But there was this one kid who hadn't said a word. Couldn't have been more than 5 years old. At the front of the pack, he just bent down and slowly patted the ground at his feet with one hand, smiling a devilish smile. I laughed out loud. Without even a word he'd said all that needed to be said.
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Fri, Feb 24, 2017, 10:24am (UTC -6)
Re: VOY S1: Caretaker

I wholeheartedly concur with an earlier poster who compared this to the Odyssey. It really is an apt comparison and I think Voyager's writers were at least trying to go for that to some extent.

As for the intra-ship tension Janeway lays out the one ship one crew mantra as well as explore, find shortcuts and stick to principles-the show followed that to the end.

A satisfying beginning pilot. 3.5 stars!
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Fri, Feb 24, 2017, 10:21am (UTC -6)
Re: VOY S1: Learning Curve

I don't have a problem much with this episode, the cheese and gel pack is funny yet not too insensible.

Remember a lot of the Maquis were former Starfleet so would probably have reintegrated easier than expected.

For people that wanted seven seasons of tensions and mutinies that wasn't what the show was going to be about at the end of Caretaker Janeway lays out the show's main premise, and major plots-exploring, seeking shortcuts and one ship one crew.
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JERR west
Fri, Feb 24, 2017, 6:09am (UTC -6)
Re: TOS S2: A Private Little War

Why do you protect James kirk,Nona had all the men under her power,all Tyree wanted was to be put under spell's, when Tyree said you will not speak of this to other's, Nona said I will not if I am made to understand, when yutan came he told Nona not excuse me he said forgive me,kirk was hers that's why she was waiting for him she wished him there,do a story about Nona had she lived.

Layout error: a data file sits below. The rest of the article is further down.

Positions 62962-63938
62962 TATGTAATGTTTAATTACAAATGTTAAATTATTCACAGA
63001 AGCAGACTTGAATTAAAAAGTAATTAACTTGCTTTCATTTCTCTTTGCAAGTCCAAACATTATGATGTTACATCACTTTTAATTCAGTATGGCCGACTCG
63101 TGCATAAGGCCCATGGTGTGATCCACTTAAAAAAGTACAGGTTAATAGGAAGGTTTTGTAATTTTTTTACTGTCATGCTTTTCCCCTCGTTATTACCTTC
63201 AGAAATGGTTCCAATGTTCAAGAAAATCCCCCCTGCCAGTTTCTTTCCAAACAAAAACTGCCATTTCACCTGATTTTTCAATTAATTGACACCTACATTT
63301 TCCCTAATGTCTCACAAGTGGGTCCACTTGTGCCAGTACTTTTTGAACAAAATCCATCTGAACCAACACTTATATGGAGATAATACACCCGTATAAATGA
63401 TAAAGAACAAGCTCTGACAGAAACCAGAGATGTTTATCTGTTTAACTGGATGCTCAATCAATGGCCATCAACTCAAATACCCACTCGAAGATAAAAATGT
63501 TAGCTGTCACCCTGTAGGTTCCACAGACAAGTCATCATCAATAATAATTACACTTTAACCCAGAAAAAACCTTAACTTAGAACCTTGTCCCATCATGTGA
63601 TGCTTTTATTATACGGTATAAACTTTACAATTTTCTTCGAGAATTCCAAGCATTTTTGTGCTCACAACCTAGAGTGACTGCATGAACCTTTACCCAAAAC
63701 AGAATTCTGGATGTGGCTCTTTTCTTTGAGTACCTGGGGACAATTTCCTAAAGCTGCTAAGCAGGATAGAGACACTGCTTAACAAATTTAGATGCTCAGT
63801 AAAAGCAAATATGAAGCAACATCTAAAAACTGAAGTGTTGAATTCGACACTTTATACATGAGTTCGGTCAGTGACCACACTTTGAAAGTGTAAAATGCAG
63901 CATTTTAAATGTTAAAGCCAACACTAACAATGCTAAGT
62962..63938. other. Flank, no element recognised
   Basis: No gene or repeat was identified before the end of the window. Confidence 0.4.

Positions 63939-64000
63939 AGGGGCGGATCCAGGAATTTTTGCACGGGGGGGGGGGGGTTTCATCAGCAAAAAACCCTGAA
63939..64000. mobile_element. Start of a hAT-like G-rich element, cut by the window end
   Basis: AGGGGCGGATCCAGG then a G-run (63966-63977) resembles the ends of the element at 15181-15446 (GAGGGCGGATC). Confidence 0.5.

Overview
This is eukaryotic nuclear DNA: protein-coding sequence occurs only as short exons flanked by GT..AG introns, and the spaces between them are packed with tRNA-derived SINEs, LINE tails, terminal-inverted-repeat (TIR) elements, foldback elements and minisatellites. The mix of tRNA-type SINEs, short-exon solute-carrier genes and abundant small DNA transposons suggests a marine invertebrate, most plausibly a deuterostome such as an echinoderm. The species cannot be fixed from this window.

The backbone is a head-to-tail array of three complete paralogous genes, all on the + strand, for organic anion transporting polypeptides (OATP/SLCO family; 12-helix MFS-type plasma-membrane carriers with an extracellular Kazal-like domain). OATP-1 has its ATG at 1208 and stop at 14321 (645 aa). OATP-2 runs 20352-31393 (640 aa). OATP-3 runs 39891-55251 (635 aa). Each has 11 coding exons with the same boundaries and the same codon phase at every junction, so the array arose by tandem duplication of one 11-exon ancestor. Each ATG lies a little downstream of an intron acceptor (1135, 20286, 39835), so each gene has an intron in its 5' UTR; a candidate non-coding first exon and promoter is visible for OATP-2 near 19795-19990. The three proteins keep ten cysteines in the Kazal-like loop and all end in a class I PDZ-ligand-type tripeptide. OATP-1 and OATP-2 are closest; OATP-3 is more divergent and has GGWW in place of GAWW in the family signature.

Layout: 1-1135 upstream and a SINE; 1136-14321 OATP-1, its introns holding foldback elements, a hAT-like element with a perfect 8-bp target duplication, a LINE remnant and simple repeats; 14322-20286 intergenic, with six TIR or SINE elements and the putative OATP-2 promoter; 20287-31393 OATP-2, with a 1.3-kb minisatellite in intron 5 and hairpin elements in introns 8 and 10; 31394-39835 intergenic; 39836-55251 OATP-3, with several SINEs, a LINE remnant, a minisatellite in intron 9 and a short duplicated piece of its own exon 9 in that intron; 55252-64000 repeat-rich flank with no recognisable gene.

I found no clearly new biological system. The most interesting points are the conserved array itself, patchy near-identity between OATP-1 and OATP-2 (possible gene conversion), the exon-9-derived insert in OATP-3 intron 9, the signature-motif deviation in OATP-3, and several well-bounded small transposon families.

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Fri, Feb 24, 2017, 5:37am (UTC -6)
Re: DS9 S3: The Die Is Cast

@NCC-1701-Z: HAHA!! When you put it that way, it does seem that a lot of the last scene was superfluous.

I thought this was an amazing episode, providing closure, flashy battleship scenes, the obligatory deus ex machina of Starship of the Series swooping in to rescue the day, and of course Garak as a central character, which never misses the mark. The last scene between him and Tain was very poignant, as was Tain's final scene, where he calmly muses 'These Founders, Elim... they're very good,' especially when contextualised against his role in 'In Purgatory's Shadow.' I agree with a former poster who said that he was too cuddly and teddy bear like to come across as a cold-blooded, heartless spy/assassin/mastermind, but it made him likeable enough for his denouement scene to have enough of an emotional impact.
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Jo Lonid
Fri, Feb 24, 2017, 5:36am (UTC -6)
Re: VOY S7: Endgame

All in all, it was a great series, with a great ending. Should've been a Endgame I & II.
With II dealing with their awards ceremony, their re-assignments, them fading from one to the other a single scene in their new lives.
Ponder this.....Theres still Borg tech in some of the crew that couldn't be removed.
I just have this pic in my mind as 7 being a instructor on the borg.....(probably borg in other areas of the universe), besides being a scientist.